Studies show gene maps can spot disease

Discussion in 'Current Events' started by Chris, Mar 11, 2010.

  1. Chris
    Offline

    Chris Gold Member

    Joined:
    May 30, 2008
    Messages:
    23,154
    Thanks Received:
    1,958
    Trophy Points:
    205
    Location:
    Virginia
    Ratings:
    +2,089
    Reuters) - Two studies published on Wednesday show it is possible to sequence the entire gene maps of families with inherited diseases and pinpoint the offending bit of DNA.

    The studies, which would not have been possible a year or two ago, are the first real delivery of the promised transformation of medical science from the Human Genome Project's mapping of the human genetic code.

    One was also made possible by some of the $5 billion that U.S. President Barack Obama directed to the National Institutes of Health in September from the $787 billion economic stimulus package.

    And in that study, the genetic researcher was himself one of the patients.

    Dr. James Lupski of the Baylor College of Medicine in Houston has a recessive genetic disease called Charcot-Marie-Tooth syndrome. It affects the nerves stretching from the spinal cord to the arms, legs and feet.

    Lupski has been experimenting on himself and his own family for years.

    We tried every other method for 25 years to find out which mutation was important," he said in a telephone interview.

    "With this methodology we were able to do it. This is the first time whole genome sequencing has applied to actually find the cause of a disease."

    Personal study shows gene maps can spot disease | Reuters
     
  2. Dr Gregg
    Offline

    Dr Gregg BANNED

    Joined:
    Jan 28, 2010
    Messages:
    2,901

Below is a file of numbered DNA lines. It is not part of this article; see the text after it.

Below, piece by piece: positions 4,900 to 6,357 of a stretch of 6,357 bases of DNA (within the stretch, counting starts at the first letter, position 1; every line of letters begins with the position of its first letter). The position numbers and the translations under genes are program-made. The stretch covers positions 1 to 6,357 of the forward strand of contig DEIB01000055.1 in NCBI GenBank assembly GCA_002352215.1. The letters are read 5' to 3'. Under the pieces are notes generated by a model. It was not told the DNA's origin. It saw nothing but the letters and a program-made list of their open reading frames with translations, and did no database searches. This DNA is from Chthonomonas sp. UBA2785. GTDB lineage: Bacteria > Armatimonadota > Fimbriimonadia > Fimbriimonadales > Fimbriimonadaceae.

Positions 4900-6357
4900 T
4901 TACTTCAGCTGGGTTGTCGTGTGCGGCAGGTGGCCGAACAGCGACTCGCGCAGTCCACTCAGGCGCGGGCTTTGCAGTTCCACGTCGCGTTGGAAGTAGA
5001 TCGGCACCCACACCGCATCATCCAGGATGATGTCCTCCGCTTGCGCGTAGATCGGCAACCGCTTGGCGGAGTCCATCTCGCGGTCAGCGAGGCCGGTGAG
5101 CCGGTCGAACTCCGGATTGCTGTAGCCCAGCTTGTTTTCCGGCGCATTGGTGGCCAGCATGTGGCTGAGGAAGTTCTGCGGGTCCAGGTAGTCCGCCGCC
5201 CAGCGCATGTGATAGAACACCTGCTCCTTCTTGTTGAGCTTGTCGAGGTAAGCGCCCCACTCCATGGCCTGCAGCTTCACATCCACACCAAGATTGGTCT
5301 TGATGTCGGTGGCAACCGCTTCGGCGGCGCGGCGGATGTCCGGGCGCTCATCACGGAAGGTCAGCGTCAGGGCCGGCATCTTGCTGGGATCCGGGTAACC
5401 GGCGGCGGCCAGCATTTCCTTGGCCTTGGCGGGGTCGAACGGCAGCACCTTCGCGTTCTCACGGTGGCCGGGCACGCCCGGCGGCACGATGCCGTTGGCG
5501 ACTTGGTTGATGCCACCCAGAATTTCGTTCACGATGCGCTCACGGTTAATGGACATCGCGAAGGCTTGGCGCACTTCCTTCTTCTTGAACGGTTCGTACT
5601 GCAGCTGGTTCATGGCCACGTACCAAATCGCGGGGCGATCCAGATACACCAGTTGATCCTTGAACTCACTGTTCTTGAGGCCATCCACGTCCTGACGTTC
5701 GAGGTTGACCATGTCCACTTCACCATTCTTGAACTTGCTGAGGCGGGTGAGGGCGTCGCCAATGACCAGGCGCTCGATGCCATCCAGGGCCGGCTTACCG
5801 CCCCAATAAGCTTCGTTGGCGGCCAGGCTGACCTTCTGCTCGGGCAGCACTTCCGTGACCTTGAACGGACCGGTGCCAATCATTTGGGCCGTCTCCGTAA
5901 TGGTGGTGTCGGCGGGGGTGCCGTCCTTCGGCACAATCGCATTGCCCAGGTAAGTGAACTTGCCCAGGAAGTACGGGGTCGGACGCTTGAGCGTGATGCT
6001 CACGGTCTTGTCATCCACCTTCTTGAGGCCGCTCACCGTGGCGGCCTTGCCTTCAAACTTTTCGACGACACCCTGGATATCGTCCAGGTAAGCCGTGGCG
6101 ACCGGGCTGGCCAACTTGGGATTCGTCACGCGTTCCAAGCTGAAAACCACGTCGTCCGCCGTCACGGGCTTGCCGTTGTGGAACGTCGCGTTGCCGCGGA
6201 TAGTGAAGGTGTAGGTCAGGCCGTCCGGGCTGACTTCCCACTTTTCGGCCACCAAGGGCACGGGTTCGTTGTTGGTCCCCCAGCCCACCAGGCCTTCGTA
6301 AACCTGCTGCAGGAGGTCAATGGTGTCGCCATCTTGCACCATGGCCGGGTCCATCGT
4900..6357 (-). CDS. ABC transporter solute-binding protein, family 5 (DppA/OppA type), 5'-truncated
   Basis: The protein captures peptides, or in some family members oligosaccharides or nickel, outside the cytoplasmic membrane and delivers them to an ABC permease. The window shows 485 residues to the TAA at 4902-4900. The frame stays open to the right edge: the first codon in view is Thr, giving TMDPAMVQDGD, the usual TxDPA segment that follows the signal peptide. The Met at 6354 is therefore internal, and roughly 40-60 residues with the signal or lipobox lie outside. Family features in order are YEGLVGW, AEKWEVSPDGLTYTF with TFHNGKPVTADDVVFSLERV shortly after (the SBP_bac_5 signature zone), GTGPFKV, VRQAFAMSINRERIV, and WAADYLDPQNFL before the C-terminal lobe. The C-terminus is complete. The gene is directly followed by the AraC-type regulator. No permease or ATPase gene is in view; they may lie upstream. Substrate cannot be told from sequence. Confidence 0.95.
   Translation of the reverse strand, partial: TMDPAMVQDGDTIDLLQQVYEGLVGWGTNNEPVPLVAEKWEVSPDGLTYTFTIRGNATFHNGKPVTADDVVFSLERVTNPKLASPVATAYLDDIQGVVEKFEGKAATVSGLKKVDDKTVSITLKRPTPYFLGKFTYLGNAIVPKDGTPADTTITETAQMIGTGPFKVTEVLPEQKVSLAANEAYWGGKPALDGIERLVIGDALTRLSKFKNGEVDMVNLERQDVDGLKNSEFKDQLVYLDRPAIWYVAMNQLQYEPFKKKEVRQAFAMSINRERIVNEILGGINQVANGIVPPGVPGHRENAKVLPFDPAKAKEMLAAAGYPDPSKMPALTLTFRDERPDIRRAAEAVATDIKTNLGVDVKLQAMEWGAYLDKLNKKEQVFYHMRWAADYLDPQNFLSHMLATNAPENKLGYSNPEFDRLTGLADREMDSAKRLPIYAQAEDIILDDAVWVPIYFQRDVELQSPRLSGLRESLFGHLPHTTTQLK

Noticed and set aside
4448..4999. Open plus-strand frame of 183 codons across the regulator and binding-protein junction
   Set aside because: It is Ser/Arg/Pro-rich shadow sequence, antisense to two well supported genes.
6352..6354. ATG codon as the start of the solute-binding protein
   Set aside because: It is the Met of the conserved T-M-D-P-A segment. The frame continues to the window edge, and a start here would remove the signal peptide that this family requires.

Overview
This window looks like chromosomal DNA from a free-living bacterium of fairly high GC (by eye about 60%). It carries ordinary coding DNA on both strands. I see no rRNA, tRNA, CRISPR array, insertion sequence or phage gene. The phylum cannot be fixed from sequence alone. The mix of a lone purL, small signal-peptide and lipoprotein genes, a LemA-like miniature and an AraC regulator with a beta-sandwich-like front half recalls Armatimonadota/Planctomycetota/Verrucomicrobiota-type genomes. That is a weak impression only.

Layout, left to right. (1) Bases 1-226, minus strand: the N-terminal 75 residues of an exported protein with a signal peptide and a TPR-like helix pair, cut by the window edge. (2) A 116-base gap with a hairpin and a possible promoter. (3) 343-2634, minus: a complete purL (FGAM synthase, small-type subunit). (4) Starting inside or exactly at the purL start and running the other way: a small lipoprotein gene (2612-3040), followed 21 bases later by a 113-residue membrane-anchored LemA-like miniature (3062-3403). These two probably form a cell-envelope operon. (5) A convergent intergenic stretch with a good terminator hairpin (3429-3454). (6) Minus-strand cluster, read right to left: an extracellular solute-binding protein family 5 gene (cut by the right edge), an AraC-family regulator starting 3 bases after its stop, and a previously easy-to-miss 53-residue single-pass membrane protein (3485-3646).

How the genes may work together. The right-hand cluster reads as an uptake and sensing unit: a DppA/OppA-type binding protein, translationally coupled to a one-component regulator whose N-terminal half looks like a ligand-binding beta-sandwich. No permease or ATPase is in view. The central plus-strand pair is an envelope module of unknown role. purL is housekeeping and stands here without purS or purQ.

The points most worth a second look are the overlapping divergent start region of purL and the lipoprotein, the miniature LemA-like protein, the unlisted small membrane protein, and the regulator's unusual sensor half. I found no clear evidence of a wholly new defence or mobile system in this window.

Thanks Received:
    198
    Trophy Points:
    0
    Ratings:
    +200
    Sequencing of the human genome is going to lead to huge advances in medicine. I can see in the next decade a new field of pharmacogenomics where they can tailor treatments to your genetics, to maximize treatment and reduce side effects of particular drugs.

    it's pretty amazing, I know that many cancer researchers at my institute can analyze tumors and find specific nucleotide changes in genes to determine what genes,a nd what mutations occur in certain forms of cancer. Can totally help in targeting tumors with treatment that won't effect healthy cells, which is what makes most cancer treatments so horrible to go through.

    It's scary how much the technology has advanced in the 11 years I"ve been doing research, and how much more it does nearly every year.
     
  3. uscitizen
    Offline

    uscitizen Senior Member

    Joined:
    May 6, 2007
    Messages:
    45,941
    Thanks Received:
    4,791
    Trophy Points:
    48
    Location:
    My Shack
    Ratings:
    +4,807
    Why is it called "Sequencing of the human genome"
    It is really understanding the genome and how their sequencing impacts us?
     

Share This Page